Douglas Aster, also known as Aster subspicatum, is a stunning perennial wildflower native to British Columbia. This hardy plant is found in various regions of the province and is also common in Washington and Oregon.
The leaves of the Douglas Aster are silvery and saw-toothed with fine, close, feltlike woolly hairs. The plant produces heads with ray and disk flowers that can be violet or yellow in colour. Achenes are faintly nerved, and the pappus is usually reddish at maturity. The Douglas Aster thrives in full sun in moist conditions and has moderate drought tolerance. Well-drained and moist soil is best for this plant, and it spreads slowly by underground rhizomes. Clumps can be split up and replanted every 2-3 years.
The Douglas Aster is an essential crop for nectar feeding in the fall and attracts many pollinators. In addition, Indigenous Peoples used aster species for various medicinal purposes, such as making tea from the roots to treat fevers and diarrhea, placing burned or powdered preparations in or on wounds, and making a tea from the whole plant and using an absorbent material to push it into the wound.
Bring a touch of the wild to your garden with the Douglas Aster, a beautiful and beneficial addition to any landscape.
References https://ibis.geog.ubc.ca/biodiversity/eflora/ https://www.wildflower.org/plants/ http://www.naturalmedicinalherbs.net/ Photo credit: Wikipedia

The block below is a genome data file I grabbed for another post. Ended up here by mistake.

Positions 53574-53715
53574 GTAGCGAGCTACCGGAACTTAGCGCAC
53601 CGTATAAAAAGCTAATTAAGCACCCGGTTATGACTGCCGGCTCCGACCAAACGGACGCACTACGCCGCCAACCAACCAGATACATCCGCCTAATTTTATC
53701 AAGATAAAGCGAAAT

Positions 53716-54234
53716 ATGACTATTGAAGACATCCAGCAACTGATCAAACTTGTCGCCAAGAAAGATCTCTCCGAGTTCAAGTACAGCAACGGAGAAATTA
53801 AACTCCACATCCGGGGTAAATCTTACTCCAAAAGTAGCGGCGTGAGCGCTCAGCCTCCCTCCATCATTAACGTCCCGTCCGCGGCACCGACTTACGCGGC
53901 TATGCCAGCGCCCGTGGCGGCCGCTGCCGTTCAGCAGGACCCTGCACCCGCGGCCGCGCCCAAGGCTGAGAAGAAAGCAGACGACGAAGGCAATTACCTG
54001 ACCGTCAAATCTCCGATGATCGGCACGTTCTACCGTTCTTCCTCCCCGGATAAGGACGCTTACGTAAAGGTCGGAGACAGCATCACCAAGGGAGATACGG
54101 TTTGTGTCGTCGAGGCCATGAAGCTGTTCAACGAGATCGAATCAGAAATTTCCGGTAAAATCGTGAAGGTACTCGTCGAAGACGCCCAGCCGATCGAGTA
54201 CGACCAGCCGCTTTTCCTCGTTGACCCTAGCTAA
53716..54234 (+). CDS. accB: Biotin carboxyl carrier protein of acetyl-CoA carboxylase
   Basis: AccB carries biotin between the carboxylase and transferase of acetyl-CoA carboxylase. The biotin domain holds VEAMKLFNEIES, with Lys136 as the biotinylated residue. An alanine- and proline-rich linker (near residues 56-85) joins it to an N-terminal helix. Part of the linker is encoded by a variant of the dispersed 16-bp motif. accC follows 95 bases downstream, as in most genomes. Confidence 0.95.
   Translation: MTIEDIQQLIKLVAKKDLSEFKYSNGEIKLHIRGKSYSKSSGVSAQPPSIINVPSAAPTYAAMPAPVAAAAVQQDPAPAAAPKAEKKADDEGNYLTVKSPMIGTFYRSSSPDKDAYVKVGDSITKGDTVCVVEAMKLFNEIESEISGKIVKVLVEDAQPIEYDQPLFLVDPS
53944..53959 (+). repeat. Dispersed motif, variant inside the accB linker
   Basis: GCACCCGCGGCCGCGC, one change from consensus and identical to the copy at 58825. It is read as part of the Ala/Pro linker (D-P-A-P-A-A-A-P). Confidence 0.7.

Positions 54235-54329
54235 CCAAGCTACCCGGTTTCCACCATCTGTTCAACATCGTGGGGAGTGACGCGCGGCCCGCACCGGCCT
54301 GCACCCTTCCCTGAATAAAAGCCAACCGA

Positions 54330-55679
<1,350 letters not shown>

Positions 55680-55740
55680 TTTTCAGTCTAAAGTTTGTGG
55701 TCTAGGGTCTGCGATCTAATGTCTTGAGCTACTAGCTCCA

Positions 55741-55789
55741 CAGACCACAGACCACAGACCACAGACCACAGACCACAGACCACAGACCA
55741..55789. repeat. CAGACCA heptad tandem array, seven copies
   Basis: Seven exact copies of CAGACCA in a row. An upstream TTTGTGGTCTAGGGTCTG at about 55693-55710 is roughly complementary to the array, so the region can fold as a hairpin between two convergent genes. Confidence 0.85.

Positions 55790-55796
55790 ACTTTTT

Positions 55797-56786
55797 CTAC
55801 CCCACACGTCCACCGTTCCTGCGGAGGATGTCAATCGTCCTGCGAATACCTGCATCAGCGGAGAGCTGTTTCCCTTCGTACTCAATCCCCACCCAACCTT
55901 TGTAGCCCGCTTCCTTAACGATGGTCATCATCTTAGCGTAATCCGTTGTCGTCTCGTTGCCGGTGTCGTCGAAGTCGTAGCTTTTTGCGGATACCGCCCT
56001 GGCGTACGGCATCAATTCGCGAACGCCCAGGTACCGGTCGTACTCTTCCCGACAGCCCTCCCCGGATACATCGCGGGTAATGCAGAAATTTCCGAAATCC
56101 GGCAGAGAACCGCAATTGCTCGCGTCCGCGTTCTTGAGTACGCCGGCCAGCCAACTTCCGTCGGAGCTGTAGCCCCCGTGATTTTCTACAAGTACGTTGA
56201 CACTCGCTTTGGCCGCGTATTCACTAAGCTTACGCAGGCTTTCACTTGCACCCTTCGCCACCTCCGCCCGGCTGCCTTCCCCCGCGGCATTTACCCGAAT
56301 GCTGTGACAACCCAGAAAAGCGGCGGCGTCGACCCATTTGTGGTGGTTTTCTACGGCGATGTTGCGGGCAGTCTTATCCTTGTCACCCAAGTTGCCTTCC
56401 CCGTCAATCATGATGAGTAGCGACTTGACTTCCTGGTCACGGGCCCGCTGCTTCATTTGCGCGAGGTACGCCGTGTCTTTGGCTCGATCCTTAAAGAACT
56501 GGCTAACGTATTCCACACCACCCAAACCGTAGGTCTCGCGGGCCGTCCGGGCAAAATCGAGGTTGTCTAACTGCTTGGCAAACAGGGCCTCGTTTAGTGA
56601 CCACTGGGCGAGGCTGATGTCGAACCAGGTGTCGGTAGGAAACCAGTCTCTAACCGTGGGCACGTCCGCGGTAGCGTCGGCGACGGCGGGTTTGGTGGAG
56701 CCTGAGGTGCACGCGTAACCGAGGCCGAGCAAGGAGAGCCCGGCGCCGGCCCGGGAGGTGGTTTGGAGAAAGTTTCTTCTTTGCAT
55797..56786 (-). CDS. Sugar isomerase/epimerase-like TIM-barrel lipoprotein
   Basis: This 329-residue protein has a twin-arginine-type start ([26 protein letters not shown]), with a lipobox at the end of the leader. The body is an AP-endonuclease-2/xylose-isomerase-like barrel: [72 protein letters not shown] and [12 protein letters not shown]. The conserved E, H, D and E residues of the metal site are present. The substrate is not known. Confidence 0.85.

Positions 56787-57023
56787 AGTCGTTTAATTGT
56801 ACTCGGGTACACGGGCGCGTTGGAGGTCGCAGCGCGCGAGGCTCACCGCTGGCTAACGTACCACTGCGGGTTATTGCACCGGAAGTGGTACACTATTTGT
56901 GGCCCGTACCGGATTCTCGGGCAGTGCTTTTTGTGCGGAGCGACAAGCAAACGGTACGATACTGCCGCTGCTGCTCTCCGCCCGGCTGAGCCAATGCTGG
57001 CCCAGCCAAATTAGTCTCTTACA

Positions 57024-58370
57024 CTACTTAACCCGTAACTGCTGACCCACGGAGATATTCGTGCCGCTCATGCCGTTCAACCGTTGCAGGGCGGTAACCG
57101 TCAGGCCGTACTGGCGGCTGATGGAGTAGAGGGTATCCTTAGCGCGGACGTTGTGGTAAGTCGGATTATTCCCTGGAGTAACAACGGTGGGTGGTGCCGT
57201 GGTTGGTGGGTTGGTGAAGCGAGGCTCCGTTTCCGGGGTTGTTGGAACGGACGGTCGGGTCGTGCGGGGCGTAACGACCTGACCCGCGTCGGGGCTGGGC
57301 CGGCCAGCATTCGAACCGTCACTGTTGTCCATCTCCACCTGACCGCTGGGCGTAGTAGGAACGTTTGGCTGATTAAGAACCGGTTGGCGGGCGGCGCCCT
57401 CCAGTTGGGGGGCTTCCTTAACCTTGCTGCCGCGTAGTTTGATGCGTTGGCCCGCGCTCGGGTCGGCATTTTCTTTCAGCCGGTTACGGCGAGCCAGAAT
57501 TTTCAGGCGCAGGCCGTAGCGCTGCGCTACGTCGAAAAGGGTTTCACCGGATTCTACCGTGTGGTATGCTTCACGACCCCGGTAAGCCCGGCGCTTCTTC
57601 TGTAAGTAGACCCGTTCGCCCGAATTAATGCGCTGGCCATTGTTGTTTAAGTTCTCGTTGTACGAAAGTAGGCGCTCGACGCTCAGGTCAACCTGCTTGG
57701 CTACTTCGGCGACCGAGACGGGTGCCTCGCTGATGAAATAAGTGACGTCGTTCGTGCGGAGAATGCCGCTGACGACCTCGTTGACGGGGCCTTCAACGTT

Plant spreads very slowly by underground rhizomes. Clumps can be split up and replanted every 2-3 years.
General: Perennial herb from a creeping rhizome or stem-base; stems ascending to erect, hairy above, simple or branched above, 0.1-1.0 m tall.
Leaves: Basal leaves few, soon deciduous; stem leaves oblanceolate below, often narrowed to a winged, stalked base, slightly if at all clasping, 7-13 cm long, 1-2 cm wide, glabrous or nearly so, saw-toothed, at least above. Silvery, especially beneath, with fine, close, feltlike woolly hairs, green with age, entire; stem leaves several, lanceolate to spoon-shaped, greatly reduced.
Flowers: Heads with ray and disk flowers, few to more commonly many in a round-topped inflorescence; involucres 5-6 mm tall; involucral bracts often strongly graduated, linear to lanceolate, abruptly sharp-pointed, usually with a conspicuous, yellowish or brownish basal portion and with an evidently thin, dry, papery or sometimes minutely fringed margin; ray flowers 20-30, violet, 10-15 mm long; disk flowers yellow.
Fruits: Achenes faintly nerved, more or less hairy; pappus usually reddish at maturity.